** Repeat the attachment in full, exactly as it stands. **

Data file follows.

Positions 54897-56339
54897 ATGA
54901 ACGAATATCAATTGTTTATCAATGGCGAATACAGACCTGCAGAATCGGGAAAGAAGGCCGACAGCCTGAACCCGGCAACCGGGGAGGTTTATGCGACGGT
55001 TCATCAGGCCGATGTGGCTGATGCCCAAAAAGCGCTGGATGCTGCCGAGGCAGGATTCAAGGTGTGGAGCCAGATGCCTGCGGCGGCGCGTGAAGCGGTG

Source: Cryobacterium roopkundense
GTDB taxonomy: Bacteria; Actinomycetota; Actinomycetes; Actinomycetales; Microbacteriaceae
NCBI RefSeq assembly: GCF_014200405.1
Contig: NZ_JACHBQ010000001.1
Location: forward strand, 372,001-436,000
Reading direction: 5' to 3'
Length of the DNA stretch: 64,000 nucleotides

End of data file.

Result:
Positions 54897-56339
54897 ATGA
54901 ACGAATATCAATTGTTTATCAATGGCGAATACAGACCTGCAGAATCGGGAAAGAAGGCCGACAGCCTGAACCCGGCAACCGGGGAGGTTTATGCGACGGT
55001 TCATCAGGCCGATGTGGCTGATGCCCAAAAAGCGCTGGATGCTGCCGAGGCAGGATTCAAGGTGTGGAGCCAGATGCCTGCGGCGGCGCGTGAAGCGGTG

Source: Cryobacterium roopkundense
GTDB taxonomy: Bacteria; Actinomycetota; Actinomycetes; Actinomycetales; Microbacteriaceae
NCBI RefSeq assembly: GCF_014200405.1
Contig: NZ_JACHBQ010000001.1
Location: forward strand, 372,001-436,000
Reading direction: 5' to 3'
Length of the DNA stretch: 64,000 nucleotides